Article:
Mean age was 68 years, and mean left ventricular ejection fraction was 17% for patients with and without baseline inotropic therapy (Table 1). Patients receiving inotropic therapy had lower systolic pressure (100 versus 107 mm Hg) and lower serum sodium (134 versus 137 mEq/L). Differences between the 2 populations are underestimated by baseline measurements, which reflect ongoing inotropic support for the inotropic group. The patients undergoing inotropic infusions who met enrollment criteria because of low peak oxygen consumption rather than dependence by failed weaning attempts had an intermediate profile of severity (Table 1).
All patients were evaluated carefully with regard to further therapeutic options. For patients undergoing inotropic infusions at randomization, infusions were discontinued by discharge in 18 (20%) and consolidated from more than 1 infusion to a single infusion in an additional 9 patients (10%). Patients were seen at least monthly after discharge, with the same number of visits in both randomized groups.
OMM Patients Only
The Kaplan-Meier survival analysis (Figure 1) was performed for medical management patients, stratified by initial inotrope use (Figure 2A). Survival at 1 year was 40% for 15 patients not undergoing inotropic therapy at randomization compared with 24% in the 46 patients undergoing inotropic therapy (difference 16.19%, with 95% confidence limits −11.5%, 43.9%; P=0.108). Patients receiving inotropes who were considered dependent on intravenous inotropic infusions on the basis of completed weaning forms or the use of 2 or more simultaneous inotropic infusions had a 19% 1-year survival rate.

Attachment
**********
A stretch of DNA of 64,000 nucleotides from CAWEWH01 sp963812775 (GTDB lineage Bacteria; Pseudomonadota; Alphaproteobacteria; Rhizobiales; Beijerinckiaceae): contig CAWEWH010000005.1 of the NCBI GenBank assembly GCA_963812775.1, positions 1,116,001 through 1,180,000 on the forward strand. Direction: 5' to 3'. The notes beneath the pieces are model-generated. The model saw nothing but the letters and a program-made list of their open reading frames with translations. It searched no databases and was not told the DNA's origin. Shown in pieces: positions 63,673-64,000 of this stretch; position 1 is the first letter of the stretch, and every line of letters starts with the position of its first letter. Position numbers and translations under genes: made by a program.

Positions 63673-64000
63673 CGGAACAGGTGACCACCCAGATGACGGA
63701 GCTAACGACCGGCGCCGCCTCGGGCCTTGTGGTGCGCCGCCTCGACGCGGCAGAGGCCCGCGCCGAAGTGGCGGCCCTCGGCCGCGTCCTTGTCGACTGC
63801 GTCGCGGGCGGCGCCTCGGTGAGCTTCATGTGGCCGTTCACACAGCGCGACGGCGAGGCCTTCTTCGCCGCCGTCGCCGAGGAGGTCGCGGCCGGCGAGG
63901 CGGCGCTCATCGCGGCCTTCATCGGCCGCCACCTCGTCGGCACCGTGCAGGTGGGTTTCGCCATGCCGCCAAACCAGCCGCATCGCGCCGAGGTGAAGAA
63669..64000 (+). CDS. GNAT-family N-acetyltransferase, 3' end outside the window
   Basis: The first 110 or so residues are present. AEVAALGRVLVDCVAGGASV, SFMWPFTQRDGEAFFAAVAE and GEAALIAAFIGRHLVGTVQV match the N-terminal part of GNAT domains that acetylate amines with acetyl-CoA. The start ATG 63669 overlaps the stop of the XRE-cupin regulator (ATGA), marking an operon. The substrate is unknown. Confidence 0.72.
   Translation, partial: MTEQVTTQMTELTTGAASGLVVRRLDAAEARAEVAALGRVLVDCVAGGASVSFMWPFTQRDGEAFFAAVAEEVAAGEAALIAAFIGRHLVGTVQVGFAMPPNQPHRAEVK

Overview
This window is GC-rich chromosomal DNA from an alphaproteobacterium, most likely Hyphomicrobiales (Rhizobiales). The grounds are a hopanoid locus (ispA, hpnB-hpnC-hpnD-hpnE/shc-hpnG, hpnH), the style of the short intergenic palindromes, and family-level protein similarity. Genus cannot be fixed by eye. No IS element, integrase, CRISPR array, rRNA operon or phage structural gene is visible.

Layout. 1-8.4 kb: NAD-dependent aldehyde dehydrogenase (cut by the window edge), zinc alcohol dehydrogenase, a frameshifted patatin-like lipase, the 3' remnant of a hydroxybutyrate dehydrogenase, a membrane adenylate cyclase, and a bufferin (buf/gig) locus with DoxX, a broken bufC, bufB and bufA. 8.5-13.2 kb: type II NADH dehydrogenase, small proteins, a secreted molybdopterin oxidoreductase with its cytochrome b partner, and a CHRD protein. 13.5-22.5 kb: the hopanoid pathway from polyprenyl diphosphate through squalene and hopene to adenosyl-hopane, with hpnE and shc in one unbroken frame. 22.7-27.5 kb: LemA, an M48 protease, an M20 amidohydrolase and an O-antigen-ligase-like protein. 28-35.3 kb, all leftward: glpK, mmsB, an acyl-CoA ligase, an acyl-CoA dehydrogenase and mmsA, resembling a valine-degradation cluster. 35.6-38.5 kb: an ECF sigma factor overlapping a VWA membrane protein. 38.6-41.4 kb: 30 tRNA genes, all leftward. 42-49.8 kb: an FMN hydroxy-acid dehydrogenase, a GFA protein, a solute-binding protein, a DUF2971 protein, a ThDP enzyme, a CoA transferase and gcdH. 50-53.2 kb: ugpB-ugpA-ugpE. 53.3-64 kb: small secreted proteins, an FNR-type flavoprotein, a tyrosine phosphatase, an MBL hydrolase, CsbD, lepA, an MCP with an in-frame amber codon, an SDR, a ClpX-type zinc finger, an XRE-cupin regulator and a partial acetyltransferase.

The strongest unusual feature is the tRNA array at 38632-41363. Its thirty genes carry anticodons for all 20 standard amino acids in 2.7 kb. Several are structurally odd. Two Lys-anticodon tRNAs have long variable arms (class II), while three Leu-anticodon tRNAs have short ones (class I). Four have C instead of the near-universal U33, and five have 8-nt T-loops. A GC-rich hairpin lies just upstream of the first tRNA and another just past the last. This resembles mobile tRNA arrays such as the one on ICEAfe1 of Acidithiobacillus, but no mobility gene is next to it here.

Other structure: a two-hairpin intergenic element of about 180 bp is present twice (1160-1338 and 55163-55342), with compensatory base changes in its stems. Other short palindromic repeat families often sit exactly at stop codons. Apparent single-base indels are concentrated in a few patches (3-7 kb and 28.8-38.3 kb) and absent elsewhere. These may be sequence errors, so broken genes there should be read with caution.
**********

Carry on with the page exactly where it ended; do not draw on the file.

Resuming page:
LVAD Patients Only
Survival after LVAD therapy was not significantly affected by use of intravenous therapy at the time of randomization, before LVAD implantation (P=0.55). At 1 year, the no-inotrope group (23 patients) had 57% survival with LVADs (Figure 2B), and the inotrope group (45 patients) had 49% survival (difference 7.6%, 95% confidence limits −17.4%, 32.6%). Within the latter group, the 34 patients with defined dependence had 41% 1-year survival.
All Patients Undergoing Intravenous Inotropic Therapy
When outcomes for the 91 patients undergoing inotropic therapy at randomization were examined, there was a major survival benefit seen with the LVAD compared with OMM (P=0.0014). Survival early after randomization (postoperative period for LVAD patients) was similar in both groups, after which the curves diverged and remained separate (Figure 2C). At 1 year, survival with LVAD was 49% versus 24% for OMM, and by 2 years, 28% were alive in the LVAD group compared with 11% in the OMM group.